cognitive bias

cognitive bias

  • The world is complex, far too complex for our human brains. And yet, ...

    Cognitive Bias - The world is complex, far too complex for our human brainsThe world is complex, far too complex for our human brains. And yet, we have no difficulty describing what is happening around us, well, at least to interpret these complex realities through... simple stories.

    We tell ourselves these stories, not consciously, but instinctively, mechanically, impulsively. We can't help but find a common thread , link the actors and events into "logic" sequences. And we do this, even when we look at the clouds, "this one looks like a giraffe that is drinking," or when we listen to music "that melody is cheerful!". We even do that instinctively while looking at basic symmetrical shapes moving around! (You can experiment that by watching the fun video in the linked article). We also tell ourselves these stories when we are faced with phenomena

    ...

    Read more...

  • Are we really in control of our decisions?

      Dan Ariely presents some ideas from Daniel Kahneman in a more accessible way. Ariely uses different optical illusions to remind us how our senses deceive us. Our senses, our intuitions are tricking us all the time. Even more curious, he shows us how we persist in our mistakes even when we become aware of them.   Our intuitions consistently and predictably mislead us, and there is nothing we can do about it! We are making and repeating these mistakes, yet predictable, despite the fact that our sense of vision is the result of hundreds of thousands of years of evolution. We can then imagine the difficulty we face when we have to make rational choices in areas where we are less trained and much less efficient ...    Unlike some critical capabilities ―that we practice several hours per day since tens of thousands of years (e.g. finding the words to make a sentence) and are supported by specialized parts of the brain (e.g. the Broca area)―, a multitude of complex decisions we...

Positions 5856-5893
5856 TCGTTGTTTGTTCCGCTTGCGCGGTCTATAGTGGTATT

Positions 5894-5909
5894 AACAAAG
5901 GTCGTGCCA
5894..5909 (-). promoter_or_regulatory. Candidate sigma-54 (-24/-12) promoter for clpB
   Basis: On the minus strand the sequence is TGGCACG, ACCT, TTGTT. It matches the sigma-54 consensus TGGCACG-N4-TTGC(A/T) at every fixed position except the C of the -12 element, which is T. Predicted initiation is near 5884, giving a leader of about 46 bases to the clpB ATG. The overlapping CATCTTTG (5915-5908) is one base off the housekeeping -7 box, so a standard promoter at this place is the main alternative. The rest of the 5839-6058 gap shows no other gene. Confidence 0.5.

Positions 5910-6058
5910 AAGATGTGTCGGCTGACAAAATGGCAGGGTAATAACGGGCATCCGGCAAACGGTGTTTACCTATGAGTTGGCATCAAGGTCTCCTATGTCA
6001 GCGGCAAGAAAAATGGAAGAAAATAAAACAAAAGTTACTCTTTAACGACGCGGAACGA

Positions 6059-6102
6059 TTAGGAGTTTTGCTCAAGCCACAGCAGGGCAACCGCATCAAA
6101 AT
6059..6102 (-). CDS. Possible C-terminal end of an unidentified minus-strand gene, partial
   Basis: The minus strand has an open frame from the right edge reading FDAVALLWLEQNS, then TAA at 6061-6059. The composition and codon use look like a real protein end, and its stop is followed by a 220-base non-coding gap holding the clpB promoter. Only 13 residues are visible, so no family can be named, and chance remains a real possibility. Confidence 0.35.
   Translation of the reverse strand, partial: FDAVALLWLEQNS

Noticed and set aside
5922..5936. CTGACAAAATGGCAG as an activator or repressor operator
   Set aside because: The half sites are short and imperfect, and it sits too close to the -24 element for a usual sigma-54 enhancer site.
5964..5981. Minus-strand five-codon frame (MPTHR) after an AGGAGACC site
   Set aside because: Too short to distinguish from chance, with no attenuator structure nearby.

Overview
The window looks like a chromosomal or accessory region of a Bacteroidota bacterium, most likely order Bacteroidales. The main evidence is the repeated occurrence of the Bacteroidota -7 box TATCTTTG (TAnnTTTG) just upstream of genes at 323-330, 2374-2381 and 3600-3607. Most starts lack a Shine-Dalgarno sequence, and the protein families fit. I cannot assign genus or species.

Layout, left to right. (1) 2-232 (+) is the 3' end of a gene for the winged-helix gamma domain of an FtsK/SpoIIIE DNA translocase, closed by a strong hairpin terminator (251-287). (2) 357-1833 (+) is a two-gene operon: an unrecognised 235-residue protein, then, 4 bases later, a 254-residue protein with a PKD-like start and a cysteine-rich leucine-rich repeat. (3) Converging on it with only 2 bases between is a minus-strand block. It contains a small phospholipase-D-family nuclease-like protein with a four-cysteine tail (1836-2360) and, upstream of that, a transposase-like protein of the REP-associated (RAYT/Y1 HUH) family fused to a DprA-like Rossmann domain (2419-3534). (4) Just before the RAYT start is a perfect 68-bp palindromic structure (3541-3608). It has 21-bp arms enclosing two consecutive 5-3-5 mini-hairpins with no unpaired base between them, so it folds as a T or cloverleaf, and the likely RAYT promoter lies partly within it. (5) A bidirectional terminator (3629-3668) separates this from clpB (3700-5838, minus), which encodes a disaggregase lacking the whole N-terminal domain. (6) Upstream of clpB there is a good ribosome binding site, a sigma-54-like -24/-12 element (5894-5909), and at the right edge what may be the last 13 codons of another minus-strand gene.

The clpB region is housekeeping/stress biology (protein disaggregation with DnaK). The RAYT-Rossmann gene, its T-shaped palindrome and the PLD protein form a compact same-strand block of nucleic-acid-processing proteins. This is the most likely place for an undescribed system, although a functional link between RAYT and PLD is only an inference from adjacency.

Read more...

  • Our brains evolved for a very different world than the one in which we are living...

    Our brains evolved for a very different world than the one in which we are living. They evolved for a world in which people lived in very small groups, rarely met anybody who was terribly different from themselves, had rather short lives in which there were few choices and the highest priority was to eat and mate today. Dan Gilbert is a professor of psychology at Harvard University. His research in social psychology about affective forecasting, emphasizing on cognitive biases (errors of judgment), has been worldwide recognized.   We are the only species on this planet that has ever held its own fate in its hands. We have no significant predators, we're the masters of our physical environment; the things that normally cause species to become extinct are no longer any threat to us... And yet, the only thing -the only thing- that can destroy us and doom us are our own decisions -our limitation to make thoughtful decisions. If we're not here in 10,000 years, it's going to be...

    Read more...

  • "Human nature waits for suffering to do something really unique: to examine the way we think and behave"

      We waits to suffer from an accident, diagnosis or a mourning to begin to question our life.But we have the ability to change without having to suffer: by changing our way of doing things and our way of thinking...                         Video on YouTube       Related articles

    Read more...